And finally, a reflection from Paige Eaves and Progressive Christians Uniting:
I wish we could call this 10th anniversary year a sort of Jubilee Year, like the tradition cited in Leviticus, which calls for everyone to say “I’m sorry” and be universally pardoned. The prisoners would be freed, and all debts forgiven, mostly because we need God’s mercy and a new start more than anything else. In Leviticus, Jubilee is supposed to be every 50 years, but I’m not sure we can make it another 40 without letting up.
Sorry to the 9-11 victims’ families still grieving. It’s not fair. It’s never been fair. We all pray your freedom from despair and anger.
Sorry to the 9-11 responders who had to wait 9.5 years for assistance with debilitating and life-threatening health issues. Breathe freely.
Sorry to the families of 7494 American, British, and “Other” soldiers for the loss of your spouse/child/parent in wars that our leaders used 9/11 to start. It is a debt that can only be forgiven, never repaid.
Sorry to the innumerable Iraqi and Afghani families for the loss of your spouse/child/parent. We didn’t know you, so we have found it hard to count you. Is there pardon for that?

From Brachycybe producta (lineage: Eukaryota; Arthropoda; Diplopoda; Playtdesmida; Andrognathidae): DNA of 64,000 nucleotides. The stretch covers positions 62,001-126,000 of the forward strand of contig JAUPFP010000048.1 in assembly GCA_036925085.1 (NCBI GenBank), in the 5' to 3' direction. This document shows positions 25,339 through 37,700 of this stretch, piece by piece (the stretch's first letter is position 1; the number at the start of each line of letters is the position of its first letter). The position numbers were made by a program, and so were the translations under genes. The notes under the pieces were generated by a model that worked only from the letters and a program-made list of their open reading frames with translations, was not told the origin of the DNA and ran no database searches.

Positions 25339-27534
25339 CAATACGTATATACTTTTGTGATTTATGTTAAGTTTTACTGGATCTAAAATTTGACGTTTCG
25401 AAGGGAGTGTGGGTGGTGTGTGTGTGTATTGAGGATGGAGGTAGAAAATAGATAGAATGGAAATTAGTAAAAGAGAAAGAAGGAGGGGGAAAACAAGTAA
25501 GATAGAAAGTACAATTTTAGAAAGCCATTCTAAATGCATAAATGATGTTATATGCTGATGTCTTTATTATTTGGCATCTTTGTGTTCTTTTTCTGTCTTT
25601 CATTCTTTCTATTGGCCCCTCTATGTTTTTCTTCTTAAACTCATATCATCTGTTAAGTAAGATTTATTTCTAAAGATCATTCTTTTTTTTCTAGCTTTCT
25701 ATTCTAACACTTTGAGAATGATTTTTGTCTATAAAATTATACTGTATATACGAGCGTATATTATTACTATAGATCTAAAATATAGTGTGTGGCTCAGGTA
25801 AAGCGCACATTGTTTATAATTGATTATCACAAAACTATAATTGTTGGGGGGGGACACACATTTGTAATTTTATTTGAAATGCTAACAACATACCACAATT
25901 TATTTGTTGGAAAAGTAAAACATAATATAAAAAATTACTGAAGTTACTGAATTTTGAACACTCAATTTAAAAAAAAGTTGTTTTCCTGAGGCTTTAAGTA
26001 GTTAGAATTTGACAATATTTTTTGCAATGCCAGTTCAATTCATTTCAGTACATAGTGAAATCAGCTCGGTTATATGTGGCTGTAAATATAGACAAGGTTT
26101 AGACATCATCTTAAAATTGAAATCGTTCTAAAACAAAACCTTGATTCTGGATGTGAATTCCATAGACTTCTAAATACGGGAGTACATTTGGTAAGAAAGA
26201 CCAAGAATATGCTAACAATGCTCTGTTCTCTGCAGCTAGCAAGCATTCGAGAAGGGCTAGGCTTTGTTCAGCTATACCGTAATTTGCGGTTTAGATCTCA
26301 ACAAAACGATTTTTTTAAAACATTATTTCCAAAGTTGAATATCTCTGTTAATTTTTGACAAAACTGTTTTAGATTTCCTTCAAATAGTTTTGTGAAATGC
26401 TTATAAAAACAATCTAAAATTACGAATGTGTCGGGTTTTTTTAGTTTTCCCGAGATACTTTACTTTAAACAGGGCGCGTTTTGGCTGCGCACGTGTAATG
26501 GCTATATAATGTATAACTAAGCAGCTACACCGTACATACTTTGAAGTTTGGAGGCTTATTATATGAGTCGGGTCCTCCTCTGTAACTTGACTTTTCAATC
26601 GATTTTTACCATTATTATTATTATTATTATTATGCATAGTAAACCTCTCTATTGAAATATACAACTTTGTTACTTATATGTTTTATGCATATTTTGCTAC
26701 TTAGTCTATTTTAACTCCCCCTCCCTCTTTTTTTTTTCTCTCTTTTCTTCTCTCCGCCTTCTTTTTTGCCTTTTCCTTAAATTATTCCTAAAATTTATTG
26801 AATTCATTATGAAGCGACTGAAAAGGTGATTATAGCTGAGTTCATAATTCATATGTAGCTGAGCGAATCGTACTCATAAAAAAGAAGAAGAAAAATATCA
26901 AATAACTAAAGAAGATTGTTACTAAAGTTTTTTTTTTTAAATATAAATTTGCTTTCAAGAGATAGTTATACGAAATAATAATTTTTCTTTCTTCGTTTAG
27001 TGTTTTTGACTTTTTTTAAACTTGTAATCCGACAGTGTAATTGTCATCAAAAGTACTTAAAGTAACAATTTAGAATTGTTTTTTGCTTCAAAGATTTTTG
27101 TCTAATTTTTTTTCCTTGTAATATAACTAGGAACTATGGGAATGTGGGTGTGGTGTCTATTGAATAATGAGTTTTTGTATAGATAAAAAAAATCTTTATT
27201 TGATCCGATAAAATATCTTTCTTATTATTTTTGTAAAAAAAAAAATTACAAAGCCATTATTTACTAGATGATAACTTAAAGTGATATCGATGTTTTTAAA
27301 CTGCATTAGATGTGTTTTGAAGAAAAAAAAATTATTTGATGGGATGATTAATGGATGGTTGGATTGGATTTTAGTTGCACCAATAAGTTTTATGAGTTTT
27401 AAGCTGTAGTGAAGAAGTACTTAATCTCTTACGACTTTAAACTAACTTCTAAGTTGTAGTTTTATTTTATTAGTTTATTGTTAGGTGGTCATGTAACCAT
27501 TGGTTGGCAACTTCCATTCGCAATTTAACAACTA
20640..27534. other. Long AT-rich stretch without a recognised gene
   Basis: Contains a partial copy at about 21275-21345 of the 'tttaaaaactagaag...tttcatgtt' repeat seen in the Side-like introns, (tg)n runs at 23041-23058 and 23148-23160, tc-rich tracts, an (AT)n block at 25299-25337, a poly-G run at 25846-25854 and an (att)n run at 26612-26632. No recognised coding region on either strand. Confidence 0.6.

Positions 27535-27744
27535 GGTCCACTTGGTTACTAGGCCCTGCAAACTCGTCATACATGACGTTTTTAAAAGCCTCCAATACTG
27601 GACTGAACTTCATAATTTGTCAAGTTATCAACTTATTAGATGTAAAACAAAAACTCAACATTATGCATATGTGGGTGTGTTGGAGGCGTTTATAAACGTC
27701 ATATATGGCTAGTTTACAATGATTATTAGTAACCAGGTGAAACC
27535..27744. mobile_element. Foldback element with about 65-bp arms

Sorry to the innocent “illegal enemy combatants” who have been tortured in Guantanamo, Abu Ghraib, Bagram, and who knows how many other U.S.-run prisons. Go free.
Sorry to all of us for $3.7 trillion spent on war instead of education, housing, food, infrastructure, or health care.
Sorry to our Muslim-American neighbors for the assumptions made about your allegiances, and that you have had to tell us so many times that 29 Muslims died in the Twin Towers.
Sorry that this train barrels on with no Jubilee in sight. Ground is broken on a $3.4 billion Department of Homeland Security building to house the huge and sprawling intelligence network that no one is quite managing or coordinating.
Sorry that we will watch the Twin Towers collapse again and again, knowing that people died, and some part of our national soul died, and that nothing will make it all right again, except God’s mercy and resurrection-fueled repentance, forgiveness, neighbor-love and new starts. God bless America.